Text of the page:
Note: The green region suggests that we are trying to "move proportions" from the line $CPP'$ to the line $CZA$ by using conveniently triangles "based" on the one or the other line.

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  • $\begingroup$ In the picture, the line $BX$ is with bad glasses going through $Y$, this is not the case in the hi res geogebra picture i exported... (I was needing a good position for $P,Q$, but this was breaking the position for $X,Y$...) $\endgroup$
    – dan_fulea
    Aug 10, 2020 at 19:51
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Let $EF$ cut $AC$ at $R$. Then

  • $AR$ is angle bisector for $\angle EAF$ so ${AE\over AF} = {ER\over RF}$ and thus $${EP\over PR} ={FQ\over QR}\;\;\;(*)$$
  • Reflect $E,P$ and $X$ across $AC$, we get $E',P'$ and $X'$. Because of $(*)$ we have $E'F||P'Q$ and $Y,X',C,D$ are concyclic.
  • Let $\angle CDX'= \phi$, then $\angle CYX' = \phi $ and $\angle X'DA = 90-\phi$, so $\angle QYX' = 180-\phi $ and $\angle X'P'Q = \phi$ which means $X',Y , Q$ and $P'$ are concyclic.
  • By PoP with respect to point $C$ we see that $P,X,Y,Q$ are conyclic.

enter image description here

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enter image description here

This is a figure of the given situation in Geogebra.

Hint: We get $P'$ and $Q'$ by rotating $P$ and $Q$ about $E$ and $F$ respectively. Hence, we have $EP=EP'$ and $FQ=FQ'$.

Since, it is given that $\displaystyle\frac{AE}{PE}=\frac{AF}{FQ}$, line $P'Q'$ is parallel to $PQ$

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  • $\begingroup$ I didn't understand about the rotation part..can you explain it once ? $\endgroup$ Aug 11, 2020 at 5:07
  • $\begingroup$ $P$ is rotated about $E$ such that the rotated point $P'$, $A$ and $E$ are collinear. Same for $Q$. Then use inverse BPT. $\endgroup$
    – SarGe
    Aug 11, 2020 at 7:25
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Thanks everyone, for their hints! I think I got the solution (using @cr001 's hint ) . I hope someone can verify this proof .

I am going to use @cr001's diagram.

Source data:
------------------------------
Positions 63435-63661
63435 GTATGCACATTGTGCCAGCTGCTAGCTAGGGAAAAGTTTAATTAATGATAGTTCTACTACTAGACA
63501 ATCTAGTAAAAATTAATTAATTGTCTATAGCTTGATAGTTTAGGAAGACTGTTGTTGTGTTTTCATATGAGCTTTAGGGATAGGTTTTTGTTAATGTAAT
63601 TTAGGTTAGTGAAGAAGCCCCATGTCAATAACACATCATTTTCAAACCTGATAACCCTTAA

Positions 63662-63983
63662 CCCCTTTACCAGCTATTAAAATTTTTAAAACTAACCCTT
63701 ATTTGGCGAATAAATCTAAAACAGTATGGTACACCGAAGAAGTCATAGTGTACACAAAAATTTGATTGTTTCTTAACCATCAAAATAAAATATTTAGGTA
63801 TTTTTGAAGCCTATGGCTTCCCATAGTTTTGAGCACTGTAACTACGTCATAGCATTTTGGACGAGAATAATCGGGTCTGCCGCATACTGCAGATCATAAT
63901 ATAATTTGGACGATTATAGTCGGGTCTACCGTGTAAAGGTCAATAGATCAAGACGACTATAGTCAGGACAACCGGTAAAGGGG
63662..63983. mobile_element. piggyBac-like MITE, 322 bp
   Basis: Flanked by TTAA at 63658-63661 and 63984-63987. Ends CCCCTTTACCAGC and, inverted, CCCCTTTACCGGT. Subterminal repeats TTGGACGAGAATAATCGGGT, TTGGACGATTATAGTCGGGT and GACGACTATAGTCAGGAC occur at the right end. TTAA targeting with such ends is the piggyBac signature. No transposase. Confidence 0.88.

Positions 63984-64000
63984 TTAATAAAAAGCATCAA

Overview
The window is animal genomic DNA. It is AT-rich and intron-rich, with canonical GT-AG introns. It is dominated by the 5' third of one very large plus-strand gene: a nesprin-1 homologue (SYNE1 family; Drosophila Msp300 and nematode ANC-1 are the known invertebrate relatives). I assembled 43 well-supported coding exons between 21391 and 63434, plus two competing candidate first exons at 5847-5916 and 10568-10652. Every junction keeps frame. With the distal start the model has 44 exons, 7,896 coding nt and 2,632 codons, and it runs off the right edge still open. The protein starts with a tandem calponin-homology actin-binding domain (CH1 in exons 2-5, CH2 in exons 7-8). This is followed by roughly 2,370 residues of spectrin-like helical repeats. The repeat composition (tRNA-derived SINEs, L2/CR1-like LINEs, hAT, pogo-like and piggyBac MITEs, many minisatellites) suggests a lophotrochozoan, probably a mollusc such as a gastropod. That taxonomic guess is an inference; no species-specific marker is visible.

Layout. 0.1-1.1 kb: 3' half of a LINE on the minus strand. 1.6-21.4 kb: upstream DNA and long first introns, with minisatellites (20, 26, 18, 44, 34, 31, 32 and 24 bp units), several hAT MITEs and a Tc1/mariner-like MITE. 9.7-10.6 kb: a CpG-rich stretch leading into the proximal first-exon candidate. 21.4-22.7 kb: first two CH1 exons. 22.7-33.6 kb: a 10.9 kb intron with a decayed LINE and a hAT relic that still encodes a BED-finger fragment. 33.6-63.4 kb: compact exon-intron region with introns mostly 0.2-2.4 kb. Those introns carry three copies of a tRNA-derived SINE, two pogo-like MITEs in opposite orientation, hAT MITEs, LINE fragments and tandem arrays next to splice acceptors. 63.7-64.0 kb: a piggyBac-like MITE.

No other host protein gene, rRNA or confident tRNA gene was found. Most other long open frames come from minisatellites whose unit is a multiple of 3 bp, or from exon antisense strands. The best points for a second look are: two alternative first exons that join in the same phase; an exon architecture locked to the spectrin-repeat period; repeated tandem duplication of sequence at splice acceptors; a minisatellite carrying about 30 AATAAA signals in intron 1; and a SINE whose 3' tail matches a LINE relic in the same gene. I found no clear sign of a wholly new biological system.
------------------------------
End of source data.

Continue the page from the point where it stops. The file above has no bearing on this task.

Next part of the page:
enter image description here

Let $AC\cap EF= I$ . Let $H_1$ be the foot of the perpendicular from $P$ to $BC$. Let $H_2$ be the foot of the perpendicular from $Q$ to $DC$. Let $H_3$ be the foot of the perpendicular from $P$ to $BA$.Let $H_4$ be the foot of the perpendicular from $Q$ to $AD$.Let $H_5$ be the foot of the perpendicular from $I$ to $BA$.Let $H_6$ be the foot of the perpendicular from $I$ to $AD$.

Now note that AI is the angle bisector of EF. So we have $\frac {AE}{AF}=\frac {EI}{IF}$ (using the angle bisector theorem )

Also we have $\frac {EP}{EI}=\frac {PH_3}{IH_5}$ (using similarity ).

similarly, we have $\frac {FQ}{FI}=\frac {QH_4}{IH_6}$ (using similarity ).

So we have $\frac {IH_5}{PH_3} \cdot\frac {QH_4}{IH_6}= \frac {EI}{EP}\cdot\frac {FQ}{FI}=\frac {AE}{EP}\cdot \frac {FQ}{AF}=1 \implies \frac {IH_5}{PH_3} \cdot\frac {QH_4}{IH_6}=1 \implies QH_4= PH_3$ (since $IH_5=IH_6$).

So we have $DH_2=QH_4= PH_3=BH_1 \implies CH_1=CH_2$ .

Now, since $\angle PH_1B=\angle BXP=90 $, we get $PH_1BX$ cyclic .

Similarly $QYH_2D$ is cyclic.

So $\Bbb P(C,(PH_1BX))= CH_1\cdot CB=CH_2\cdot CD=\Bbb P(C,(PH_1BX))$

So $\Bbb P(C,(PH_1BX))=\Bbb P(C,(QH_2YD)) \implies CX \cdot CP=CY \cdot CQ \implies XYPQ$ is cyclic .

And we are done!

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    $\begingroup$ Looks good to me. $\endgroup$
    – cr001
    Aug 11, 2020 at 8:27